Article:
Let me double check. Or, maybe, let me not…

For decades, nurses around the world have double checked the administration of medications in paediatric hospitals as part of standard practice. But research has continued to show high rates of medication errors in such settings and there is little evidence of double-checking’s effectiveness in reducing them. In a new study, PCHSS’s Professor Johanna Westbrook and colleagues point to some of the shortcomings of double-checking as a strategy to combat the problem.

Photo of doctor explaining medication to patient
Photo credit: Bongkarn Thanyakij / Pexels

Published in BMJ Quality & Safety in August 2020, “Associations between double-checking and medication administration errors: a direct observational study of paediatric inpatients” details a direct observational study of 298 nurses attending to over 1,500 patients. Observation was carried out by seven individuals with nursing or pharmacy qualifications that received extensive training that included workshops, simulated cases and infield practice.

Hospital policy stipulates double-checking for the administration of most medications, with only a select group – for example, oral antibiotics and vitamins, topical creams and ointments, laxatives, nasal drops, etc. – not requiring independent double-checking. As such, across a total of 5,140 medication dose administrations, the observers found the majority (3,563) mandated double-checking.

Of these, about 1% received independent double-checks, approximately 6.5% received no double-check or incomplete double-checks, and 92.5% received “primed” double-checks (meaning that another nurse shared information that may have influenced the checking nurse). Assessing all these cases of mandated double-checking, the researchers found no significant association between medication administration error and double-checking. From these results, the authors state that “nurses were highly compliant with mandatory double-checking but failed to ‘independently’ check, despite a clear hospital policy”, meaning that they largely relied on colleagues to prompt them.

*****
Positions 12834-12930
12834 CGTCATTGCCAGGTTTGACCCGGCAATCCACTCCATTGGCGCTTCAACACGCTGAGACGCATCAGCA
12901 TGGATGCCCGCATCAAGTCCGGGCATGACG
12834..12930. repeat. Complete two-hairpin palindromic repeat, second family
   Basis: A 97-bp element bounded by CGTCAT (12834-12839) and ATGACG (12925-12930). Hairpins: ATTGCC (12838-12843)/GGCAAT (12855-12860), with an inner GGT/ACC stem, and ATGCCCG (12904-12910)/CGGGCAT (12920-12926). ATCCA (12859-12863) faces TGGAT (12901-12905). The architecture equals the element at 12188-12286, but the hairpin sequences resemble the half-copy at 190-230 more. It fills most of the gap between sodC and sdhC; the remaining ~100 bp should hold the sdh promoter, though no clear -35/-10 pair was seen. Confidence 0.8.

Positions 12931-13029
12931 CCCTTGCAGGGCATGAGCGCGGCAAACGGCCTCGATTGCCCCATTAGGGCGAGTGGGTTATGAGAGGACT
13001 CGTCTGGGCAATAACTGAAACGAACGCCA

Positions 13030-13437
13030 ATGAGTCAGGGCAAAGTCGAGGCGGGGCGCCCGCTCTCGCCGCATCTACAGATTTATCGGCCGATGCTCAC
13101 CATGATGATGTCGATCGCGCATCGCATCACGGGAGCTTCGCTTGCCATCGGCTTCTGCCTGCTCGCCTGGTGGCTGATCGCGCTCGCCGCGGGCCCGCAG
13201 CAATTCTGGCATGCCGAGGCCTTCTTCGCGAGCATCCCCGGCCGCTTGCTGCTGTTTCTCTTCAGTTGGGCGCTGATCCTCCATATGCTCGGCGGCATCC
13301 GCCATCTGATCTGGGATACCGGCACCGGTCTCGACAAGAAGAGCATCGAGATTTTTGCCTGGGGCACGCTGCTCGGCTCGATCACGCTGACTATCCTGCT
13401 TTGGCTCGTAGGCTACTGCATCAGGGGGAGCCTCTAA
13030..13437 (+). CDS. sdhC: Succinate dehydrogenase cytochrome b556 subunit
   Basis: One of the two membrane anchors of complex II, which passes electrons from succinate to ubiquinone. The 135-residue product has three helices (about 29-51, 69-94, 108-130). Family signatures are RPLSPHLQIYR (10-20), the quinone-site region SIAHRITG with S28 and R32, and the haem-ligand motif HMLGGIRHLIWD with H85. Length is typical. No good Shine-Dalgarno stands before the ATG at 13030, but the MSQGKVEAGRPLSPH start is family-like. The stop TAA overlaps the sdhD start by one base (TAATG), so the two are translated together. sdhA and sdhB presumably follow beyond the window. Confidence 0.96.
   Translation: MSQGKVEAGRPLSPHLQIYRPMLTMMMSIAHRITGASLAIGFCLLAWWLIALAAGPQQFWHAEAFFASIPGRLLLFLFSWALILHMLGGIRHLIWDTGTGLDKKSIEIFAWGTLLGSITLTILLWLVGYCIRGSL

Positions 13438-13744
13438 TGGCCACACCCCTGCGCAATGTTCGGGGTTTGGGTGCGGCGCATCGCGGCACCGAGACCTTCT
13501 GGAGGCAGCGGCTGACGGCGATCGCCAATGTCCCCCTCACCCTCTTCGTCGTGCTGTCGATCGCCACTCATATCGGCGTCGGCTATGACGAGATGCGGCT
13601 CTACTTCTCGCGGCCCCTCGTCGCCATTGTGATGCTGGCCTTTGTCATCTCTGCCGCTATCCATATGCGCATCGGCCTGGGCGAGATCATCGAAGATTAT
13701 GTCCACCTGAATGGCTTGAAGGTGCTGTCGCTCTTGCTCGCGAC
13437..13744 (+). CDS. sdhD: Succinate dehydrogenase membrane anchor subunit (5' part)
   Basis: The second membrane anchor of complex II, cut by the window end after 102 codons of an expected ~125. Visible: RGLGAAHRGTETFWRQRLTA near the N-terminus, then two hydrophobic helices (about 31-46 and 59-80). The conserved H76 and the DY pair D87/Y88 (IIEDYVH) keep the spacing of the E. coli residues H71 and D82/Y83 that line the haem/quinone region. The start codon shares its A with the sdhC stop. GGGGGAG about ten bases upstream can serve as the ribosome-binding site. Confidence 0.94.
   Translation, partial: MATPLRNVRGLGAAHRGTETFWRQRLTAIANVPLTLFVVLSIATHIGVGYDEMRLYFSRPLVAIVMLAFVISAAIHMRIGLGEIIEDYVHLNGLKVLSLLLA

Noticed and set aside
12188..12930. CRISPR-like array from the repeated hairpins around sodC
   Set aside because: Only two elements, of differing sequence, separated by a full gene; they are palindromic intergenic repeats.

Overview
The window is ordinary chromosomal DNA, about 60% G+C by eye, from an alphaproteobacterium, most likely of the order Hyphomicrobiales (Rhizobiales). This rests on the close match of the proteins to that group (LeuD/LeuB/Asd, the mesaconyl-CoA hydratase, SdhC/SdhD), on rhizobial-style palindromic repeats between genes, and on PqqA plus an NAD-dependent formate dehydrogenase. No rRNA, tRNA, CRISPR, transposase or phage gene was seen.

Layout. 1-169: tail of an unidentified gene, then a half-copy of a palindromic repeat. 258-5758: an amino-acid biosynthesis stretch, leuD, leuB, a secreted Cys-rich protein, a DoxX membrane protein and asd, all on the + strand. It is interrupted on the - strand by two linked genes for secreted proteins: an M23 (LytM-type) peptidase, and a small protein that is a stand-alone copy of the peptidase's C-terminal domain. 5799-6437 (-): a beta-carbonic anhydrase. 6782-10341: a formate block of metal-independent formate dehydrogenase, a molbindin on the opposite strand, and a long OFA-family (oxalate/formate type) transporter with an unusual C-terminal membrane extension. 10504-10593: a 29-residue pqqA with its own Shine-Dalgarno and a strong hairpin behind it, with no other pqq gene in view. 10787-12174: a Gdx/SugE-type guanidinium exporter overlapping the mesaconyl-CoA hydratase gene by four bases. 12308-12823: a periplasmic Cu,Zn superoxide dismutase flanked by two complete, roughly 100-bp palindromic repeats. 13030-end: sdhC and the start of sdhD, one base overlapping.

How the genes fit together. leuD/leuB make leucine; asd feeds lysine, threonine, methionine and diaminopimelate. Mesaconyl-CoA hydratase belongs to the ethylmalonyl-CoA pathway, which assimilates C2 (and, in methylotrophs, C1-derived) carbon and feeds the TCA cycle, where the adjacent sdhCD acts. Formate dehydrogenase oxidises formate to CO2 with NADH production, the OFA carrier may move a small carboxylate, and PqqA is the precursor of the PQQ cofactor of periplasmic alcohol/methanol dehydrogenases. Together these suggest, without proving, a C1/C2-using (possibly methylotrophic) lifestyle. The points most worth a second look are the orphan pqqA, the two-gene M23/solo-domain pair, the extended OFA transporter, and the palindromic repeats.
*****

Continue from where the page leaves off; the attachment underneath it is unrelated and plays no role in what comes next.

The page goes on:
One interesting finding of the study, however, concerned situations in which double-checking was not mandated but still performed – involving medications “viewed as presenting lower safety risks to patients in relation to both the likelihood and consequences of any administration errors.” In those cases of double-checking done at the nurses’ discretion, medication errors were less likely. On this subject, the researchers write:

When double-checking was optional (n=1577), and applied (n=416), we found there was a significantly lower odds of the occurrence of a [medication administration error]. For double-checked administrations the error rate was 29/100 and for those not double-checked 37/100 administrations. Dose errors were the most frequent category of [medication administration error] and a lower rate of dose errors in the optional double-check group appeared to drive the overall difference between the double-checked and single-checked groups….

In this connection, Westbrook and colleagues point to the potential implications of their work for hospital policy. Citing other research with comparable outcomes, they note that “even when not compelled by policy, nurses will use their clinical judgement as to when a double-check may be warranted, and in such situations the process may be more likely to confer a benefit.” Given the lack of a strong association between mandated double-checking and medication administration errors, they state that it may be time to reconsider this long-standing practice.

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